South Korean authorities raid Lone Star
South Korean authorities have reportedly raided the Seoul office of Lone Star Funds, seeking evidence of tax evasion and embezzlement. South Korean regulators are reportedly blocking 10 people from leaving the country as part of the investigation, and are planning to seek extradition for Steven Lee, the former head of Lone Star Funds Korea, who left the country in September. The investigation by Korean authorities delves into whether Lone Star owes taxes on its substantial windfall from its investment in Korea Exchange Bank. Lone Star acquired a 50.5 percent stake in the bank in 2003 for $1.2 billion, and recently agreed to unload the position to publicly held Kookmin Bankat a substantial profit. Many of the US firms that have pursued deals in South Korea have been subject to similar scrutiny. The Carlyle Group, in 2005, had files removed from its South Korean offices by the National Tax Service, and others such as Newbridge Capital and Citigroupwere also reported to have been investigated by Korea's tax authority. A spokesman for Lone Star issued a statement to PEO saying, ?Lone Star is cooperating with the authorities and looking forward to the end of the investigation.?
The rules of the game
According to an internal briefing circulated at a private equity firm and seen by Private Equity Manager, these are understood to be among the key demands made by MIFID:
SYSTEMS AND CONTROLS
Compliance, internal audit and risk: There is an increased focus on the ?functional independence? of these control areas and an evidential review to prove such independence will need to be undertaken. MIFID requires the company to have a documented risk management policy. The policy should set out the business risk based on activity and mitigation of those risks.
Action: Review reporting lines and responsibilities of governance structures; review independence and objectivity of compliance, risk management and internal audit; write and implement a risk management policy; review arrangements for risk identification and assessment.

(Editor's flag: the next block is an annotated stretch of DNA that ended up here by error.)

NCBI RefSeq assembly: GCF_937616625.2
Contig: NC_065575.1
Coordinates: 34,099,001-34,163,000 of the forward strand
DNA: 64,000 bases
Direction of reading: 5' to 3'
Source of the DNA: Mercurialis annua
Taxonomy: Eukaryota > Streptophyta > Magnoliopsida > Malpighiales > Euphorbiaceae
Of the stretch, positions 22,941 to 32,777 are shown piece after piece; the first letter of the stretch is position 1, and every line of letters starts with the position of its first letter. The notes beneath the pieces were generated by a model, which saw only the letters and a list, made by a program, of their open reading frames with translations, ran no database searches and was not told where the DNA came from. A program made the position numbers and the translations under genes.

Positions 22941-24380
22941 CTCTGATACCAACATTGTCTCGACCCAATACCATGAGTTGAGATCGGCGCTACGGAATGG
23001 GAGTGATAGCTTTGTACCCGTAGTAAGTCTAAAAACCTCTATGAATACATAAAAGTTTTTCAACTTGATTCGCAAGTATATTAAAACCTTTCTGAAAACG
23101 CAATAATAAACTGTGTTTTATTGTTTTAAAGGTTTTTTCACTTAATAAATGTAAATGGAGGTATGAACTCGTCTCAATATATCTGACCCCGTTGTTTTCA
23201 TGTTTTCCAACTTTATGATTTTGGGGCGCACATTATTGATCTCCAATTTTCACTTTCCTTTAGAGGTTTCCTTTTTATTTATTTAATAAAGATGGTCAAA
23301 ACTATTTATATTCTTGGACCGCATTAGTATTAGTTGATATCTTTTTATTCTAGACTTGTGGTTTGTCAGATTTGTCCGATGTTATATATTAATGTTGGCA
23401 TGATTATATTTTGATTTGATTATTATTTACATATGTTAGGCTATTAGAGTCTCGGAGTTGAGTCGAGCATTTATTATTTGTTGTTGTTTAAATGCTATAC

Outsourcing: MIFID requires a review of the regulatory environment and status of any service providers in non-EU countries. Action: Identify service providers in non-EU countries. Review the regulatory status of those providers. Determine if any notifications should be made.
Conflicts of interest: The Directive requires a conflicts policy to be established and implemented. A conflicts log must also be maintained and appropriate disclosures made to clients where necessary.
Action: Review the conflicts identification and control procedures. Write and implement a conflicts policy and ensure it is disclosed to clients. Design and maintain a conflicts register.
CONDUCT OF BUSINESS
Client classification: MIFID distinguishes between three types of client that are similar but not the same as current FSA categories. There will be a need to examine the differences between the existing and new classifications.
Action:Write and implement new client classification procedures. Review the classifications of existing market counterparties and intermediate customers, and re-classify them where necessary. Ensure clients are made aware of new classifications. Make appropriate disclosures.
Client ?take-on? and client agreements: MIFID will lead to requirements governing information about the firm and its services that must be provided to a client. The Directive also requires firms to keep a record of client agreements.
Action: Formulate procedures and processes for collating and providing the necessary information to clients.
Suitability and ?know your customer?: The MIFID requirements apply to investment advice and discretionary portfolio management and are likely to be broadly the same as the FSA's current requirements.
Action: Review the current processes and systems.